4 out of 5 Stars
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Reviewed by Fawnzy
Our Blog was given this book in exchange for an honest review.
The small town of Rivelou is hiding secrets, and they are about to claw their way to the surface.
Ana Dugan used to enjoy her nighttime walks through her quaint college town, but all of that changes when a handsome stranger rescues her from an attack. She’s not sure who she should be more afraid of the four legged beast who attacked her or the two legged one who saved her. She narrowly escapes, but soon learns that others weren’t so lucky.
When another man enters her life claiming he’s there to protect her she’s not sure who she should trust, the wolf or the hunter.
Ana breathed in the early autumn air as she headed away from the university and onto the darker streets of the neighboring suburb. It was an older neighborhood, built in the 1920’s when the town of Rivelou had begun to spread from its central location on the river across the railroad tracks to the north. This particular section of the town had been built for the railroad workers, with tiny shotgun houses lined up on even tinier lawns.
As Ana crossed Roosevelt Avenue and headed into her own neighborhood, the streetlights ended and the sidewalk became lighted only by an occasional porch light or walk light. She loved walking home from her night classes at this time of the year. The air, while it could not yet be called crisp, had lost its summer sultriness, a welcome change from the blistering heat of a Midwest summer.
And these walks home after her night classes were one of the few times during her week when she could be truly alone. No bosses, no teachers, not even Sophie chattering away in her ear. She’d been a mom long enough not to feel guilty at enjoying a a little time alone without her child. Her thirteen-year-old daughter was the light of her life, but that didn’t mean she couldn’t enjoy a little time by herself, too.
As she headed down Harlan Street, farther from the more heavily trafficked avenue, the street became even darker. It was too soon for most of the leaves to have fallen, they were just beginning to turn red on this last week in September and they were so thick on the trees that they hid the full moon. Part of the charm of the old neighborhood was the beautiful, large old maples and oaks, but their roots also tore up the sidewalks. Ana tripped on one of those cracks, and shook her head in disgust. How could she always trip in the same spot, night after night? It wasn’t as if she hadn’t memorized the bad spots in the sidewalk after years of walking this way.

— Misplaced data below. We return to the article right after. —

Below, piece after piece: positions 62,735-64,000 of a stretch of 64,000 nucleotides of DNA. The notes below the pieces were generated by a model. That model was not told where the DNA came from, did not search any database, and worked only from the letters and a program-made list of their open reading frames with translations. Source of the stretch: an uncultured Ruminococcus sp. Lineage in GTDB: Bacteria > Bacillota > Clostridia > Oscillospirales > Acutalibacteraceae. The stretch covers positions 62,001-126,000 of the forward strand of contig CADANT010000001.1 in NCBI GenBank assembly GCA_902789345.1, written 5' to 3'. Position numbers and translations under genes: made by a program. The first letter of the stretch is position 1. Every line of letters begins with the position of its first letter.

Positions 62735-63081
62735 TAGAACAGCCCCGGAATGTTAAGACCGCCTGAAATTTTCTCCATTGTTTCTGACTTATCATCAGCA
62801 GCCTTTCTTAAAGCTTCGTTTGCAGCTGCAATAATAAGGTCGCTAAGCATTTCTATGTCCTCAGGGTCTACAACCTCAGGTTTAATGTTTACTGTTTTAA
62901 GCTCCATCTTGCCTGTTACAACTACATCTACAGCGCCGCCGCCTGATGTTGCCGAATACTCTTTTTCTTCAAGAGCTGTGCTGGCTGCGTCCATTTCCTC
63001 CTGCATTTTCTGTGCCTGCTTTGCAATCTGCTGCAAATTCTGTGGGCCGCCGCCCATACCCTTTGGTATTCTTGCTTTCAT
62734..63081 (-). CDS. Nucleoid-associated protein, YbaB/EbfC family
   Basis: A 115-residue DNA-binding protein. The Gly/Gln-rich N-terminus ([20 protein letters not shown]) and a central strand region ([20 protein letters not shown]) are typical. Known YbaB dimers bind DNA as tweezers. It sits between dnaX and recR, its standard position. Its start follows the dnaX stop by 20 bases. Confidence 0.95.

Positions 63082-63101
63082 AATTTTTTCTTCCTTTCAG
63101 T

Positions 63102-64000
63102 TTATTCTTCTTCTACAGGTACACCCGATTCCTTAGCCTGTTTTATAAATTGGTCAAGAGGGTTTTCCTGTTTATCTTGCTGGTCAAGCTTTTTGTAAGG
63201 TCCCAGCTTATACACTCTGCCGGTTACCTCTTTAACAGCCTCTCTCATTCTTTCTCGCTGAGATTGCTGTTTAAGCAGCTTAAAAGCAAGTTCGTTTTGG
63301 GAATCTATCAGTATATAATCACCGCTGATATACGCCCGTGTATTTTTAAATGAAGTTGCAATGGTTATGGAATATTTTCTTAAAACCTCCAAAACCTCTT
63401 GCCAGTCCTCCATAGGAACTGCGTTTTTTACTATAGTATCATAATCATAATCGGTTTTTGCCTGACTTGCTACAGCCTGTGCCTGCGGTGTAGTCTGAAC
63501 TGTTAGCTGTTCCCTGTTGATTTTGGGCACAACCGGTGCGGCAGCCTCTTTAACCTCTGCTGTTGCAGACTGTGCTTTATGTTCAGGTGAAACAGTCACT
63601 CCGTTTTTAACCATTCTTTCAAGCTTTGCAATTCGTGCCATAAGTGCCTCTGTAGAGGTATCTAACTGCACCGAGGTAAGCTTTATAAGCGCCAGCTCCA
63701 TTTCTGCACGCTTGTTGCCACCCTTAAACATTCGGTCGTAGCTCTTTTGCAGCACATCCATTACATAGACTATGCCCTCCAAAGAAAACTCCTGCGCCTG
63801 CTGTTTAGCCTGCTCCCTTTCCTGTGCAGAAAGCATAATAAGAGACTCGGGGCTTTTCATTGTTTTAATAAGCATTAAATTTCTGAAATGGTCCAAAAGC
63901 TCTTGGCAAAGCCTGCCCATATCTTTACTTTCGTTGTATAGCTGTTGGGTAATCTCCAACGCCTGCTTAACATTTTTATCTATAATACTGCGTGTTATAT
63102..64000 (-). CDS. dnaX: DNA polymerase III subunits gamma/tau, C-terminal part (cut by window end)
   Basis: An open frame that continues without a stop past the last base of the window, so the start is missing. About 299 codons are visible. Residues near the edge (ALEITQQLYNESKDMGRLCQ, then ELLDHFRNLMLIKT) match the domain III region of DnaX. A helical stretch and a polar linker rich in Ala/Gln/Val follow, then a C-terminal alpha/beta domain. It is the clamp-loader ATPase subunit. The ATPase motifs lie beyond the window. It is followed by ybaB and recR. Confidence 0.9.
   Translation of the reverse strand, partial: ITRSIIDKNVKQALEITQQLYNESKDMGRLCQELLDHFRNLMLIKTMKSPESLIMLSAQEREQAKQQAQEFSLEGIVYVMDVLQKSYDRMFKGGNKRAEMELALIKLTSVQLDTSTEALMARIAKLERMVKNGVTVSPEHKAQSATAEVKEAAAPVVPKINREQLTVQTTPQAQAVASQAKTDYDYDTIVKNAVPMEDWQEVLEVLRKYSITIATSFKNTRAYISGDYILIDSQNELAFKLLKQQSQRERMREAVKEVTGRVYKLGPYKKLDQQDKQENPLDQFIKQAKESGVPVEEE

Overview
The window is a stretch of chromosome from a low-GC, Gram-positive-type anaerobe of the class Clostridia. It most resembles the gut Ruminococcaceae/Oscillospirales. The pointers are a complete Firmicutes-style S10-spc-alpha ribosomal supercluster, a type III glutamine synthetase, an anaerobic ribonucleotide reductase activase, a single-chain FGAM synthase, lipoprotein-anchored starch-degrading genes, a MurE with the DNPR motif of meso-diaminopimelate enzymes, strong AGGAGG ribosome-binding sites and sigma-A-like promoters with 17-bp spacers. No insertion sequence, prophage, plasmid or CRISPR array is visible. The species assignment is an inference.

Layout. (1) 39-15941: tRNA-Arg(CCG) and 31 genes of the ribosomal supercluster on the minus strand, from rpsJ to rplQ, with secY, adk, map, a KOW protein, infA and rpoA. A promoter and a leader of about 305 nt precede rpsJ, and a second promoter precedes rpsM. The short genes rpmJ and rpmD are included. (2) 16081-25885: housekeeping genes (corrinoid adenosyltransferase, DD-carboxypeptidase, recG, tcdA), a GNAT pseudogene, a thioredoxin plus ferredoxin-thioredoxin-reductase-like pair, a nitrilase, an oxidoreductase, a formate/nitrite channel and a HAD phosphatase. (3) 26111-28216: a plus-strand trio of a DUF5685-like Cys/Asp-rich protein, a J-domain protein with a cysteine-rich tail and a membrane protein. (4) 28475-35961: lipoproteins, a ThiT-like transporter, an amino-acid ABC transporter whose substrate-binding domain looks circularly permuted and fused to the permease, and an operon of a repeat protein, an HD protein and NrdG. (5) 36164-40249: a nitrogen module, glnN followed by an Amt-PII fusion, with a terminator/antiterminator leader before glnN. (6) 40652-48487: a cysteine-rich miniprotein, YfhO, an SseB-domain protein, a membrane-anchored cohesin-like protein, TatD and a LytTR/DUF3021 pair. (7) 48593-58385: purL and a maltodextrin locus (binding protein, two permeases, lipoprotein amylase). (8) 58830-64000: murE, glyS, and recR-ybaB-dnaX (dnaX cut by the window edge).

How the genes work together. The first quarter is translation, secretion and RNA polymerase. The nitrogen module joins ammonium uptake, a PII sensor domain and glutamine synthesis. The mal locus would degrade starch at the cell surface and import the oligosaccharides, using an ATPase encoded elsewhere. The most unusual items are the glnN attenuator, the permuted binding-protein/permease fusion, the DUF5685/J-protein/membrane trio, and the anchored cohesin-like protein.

She smiled; only one more year of classes and, with luck, she wouldn’t be taking this same walk anymore. She would have her teaching degree, be able to quit her job as an admin at the university, and start a new life with her daughter, maybe somewhere else. She would enjoy teaching, preferably high school, but she’d take whatever grade she could get to start. Sophie would miss her friends; they would both miss their family. They’d come back a lot to visit. She was sure of that—her family, particularly her grandfather, would certainly insist on it. But it would be nice to start over. Of course, Jonathan, her ex, would probably object if she moved even to the next county. The one good thing she could say for the man was he always fulfilled his obligations to their daughter, even if it was only because he thought about running for political office someday and didn’t want to ruin his reputation with the other lawyers and judges in Rivelou.
She shook her head as if to change the direction her daydreams had taken her and sidestepped another large crack in the sidewalk. She wasn’t going to let thoughts of Jonathan ruin a lovely evening. Maybe after Sophie was in bed she’d have a chance to get outside again and enjoy the full moon and beautiful weather. She wouldn’t indulge herself in a run; she couldn’t leave Sophie alone, but some time out in her backyard to appreciate the full moon would be good.
She stopped and looked around, working to regain her pleasure in the evening, when she heard a low growl nearby.
A dog? No one on this block had a dog big enough to make that sort of sound. That growl had definitely come from something larger than Mrs. Ahearn’s yappy little Pomeranian. She began to walk more quickly. Only a half block until she turned onto Sycamore, then another half block until she arrived at her own home.
The growl came again. She tucked her purse more securely on her left shoulder, her computer bag on her right, and doubled her pace. There were no lights on at any of the houses on that part of the block, and of course, the moon took that moment to hide behind a cloud. She took a deep breath and tried to walk at a steady pace. She wouldn’t run, even though she could hear the animal behind her as she rounded the corner. She breathed a sigh of relief when she saw her own porch light on, as well as that of her neighbors, Joe and Lindsey, who kept Sophie evenings when Ana had class. Only a few more steps to safety.